After an epic trip to Bali, I wasn’t looking forward to my return to Australia and, more importantly, to work. As much as I didn’t want too, my funds were getting low and I had bills to pay. I decided to return to work, but I vowed that I wouldn’t spend another 3 months working while repressing my desires to travel. Surely there’s a way to work and travel?
I haven’t quite worked out how to travel indefinitely while maintaining a steady income, but my next best option was to work for several days then travel for several days. I would maintain a steady income and develop some savings to fund my next big trip overseas, while satisfying my travel desires, just more locally.
I was back to working full-time the week after I landed. It was difficult! I’d always heard of people who use holidays as a way to refresh their mind and body so that when they return to work it isn’t so hard. For me, it was the complete opposite. Returning to work after a couple of weeks off, actually made it even harder. My day was spent with my head in the clouds imagining ways I could get back to Bali – or any place that wasn’t here. What if I just walked off the job, drove to the airport and caught the next cheapest flight to somewhere in Asia? How would that go? This scenario played out in my mind and, the strange thing was, I had to try really hard not to do exactly this.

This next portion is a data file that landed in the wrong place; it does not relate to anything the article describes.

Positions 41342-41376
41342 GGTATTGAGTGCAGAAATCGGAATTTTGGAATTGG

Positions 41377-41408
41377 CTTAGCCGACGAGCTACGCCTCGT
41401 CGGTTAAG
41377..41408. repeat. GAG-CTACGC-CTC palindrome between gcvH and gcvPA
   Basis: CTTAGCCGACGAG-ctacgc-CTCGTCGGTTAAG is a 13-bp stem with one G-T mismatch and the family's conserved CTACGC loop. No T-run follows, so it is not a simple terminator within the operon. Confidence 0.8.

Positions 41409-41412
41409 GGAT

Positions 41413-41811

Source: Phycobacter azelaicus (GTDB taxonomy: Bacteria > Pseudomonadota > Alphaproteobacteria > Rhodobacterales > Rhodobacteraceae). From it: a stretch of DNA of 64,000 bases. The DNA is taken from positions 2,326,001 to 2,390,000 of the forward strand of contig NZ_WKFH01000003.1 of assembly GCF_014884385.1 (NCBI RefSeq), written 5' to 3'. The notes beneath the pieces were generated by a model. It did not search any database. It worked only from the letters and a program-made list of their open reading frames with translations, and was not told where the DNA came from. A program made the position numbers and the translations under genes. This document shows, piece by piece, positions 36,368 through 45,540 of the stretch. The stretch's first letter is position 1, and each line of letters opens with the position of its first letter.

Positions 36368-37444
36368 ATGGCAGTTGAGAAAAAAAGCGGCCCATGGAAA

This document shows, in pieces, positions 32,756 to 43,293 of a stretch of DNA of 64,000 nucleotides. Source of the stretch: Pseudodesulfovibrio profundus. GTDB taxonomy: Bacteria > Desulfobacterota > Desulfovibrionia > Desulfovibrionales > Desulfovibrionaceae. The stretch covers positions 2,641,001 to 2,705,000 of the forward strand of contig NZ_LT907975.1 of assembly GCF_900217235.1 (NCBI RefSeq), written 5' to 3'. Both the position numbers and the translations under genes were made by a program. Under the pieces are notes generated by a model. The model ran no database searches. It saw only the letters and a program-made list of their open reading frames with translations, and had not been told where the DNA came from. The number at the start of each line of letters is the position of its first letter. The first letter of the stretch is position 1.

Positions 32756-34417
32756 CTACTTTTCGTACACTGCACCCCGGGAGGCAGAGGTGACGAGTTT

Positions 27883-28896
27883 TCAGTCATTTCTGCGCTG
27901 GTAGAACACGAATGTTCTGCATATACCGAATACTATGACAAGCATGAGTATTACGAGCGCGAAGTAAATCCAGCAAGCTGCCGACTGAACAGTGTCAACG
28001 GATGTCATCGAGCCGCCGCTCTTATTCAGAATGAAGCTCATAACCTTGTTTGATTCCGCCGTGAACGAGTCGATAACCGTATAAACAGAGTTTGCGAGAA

I was able to finish a week of work on the knowledge that I would be going camping for several days once I finished. My partner and I headed up to the Big Bend, a point along the Murray River where the cliffs reach their pinnacle and camped there for the night after navigating our Yaris between the trees to a point that could not be seen from the road. It was an amazing place and brought back a snippet of the Joy I found in Bali.
We only had the weekend and it went way too quickly. I was back at work Monday. Working through the week and taking the weekends off to go camping. I’ve been repeating this process for three weeks now. I love camping and hate my job, so the two kind of balance each other out.
The work is bad. (I was literally sifting through shit because a man broke a pipe running through previous cabinet work. I’m a cabinet maker, not a plumber, and still these kind of situations occur. Such as a broken faucet that had leaked through a cupboard requiring completely new cabinet work. Both these events occurred over two days). The adventure is incredible. And this is where I’m at for the moment, until I get enough money together to travel internationally, hopefully to Cambodia.
As much as this temporary state of enjoyment maintains my proclivities, my relentless thoughts of having to return to work, continue to reinvigorate a question in my head: why don’t I just leave and see what happens? There’s nothing but temporary distractions holding me back, so why don’t I just leave? Why don’t you?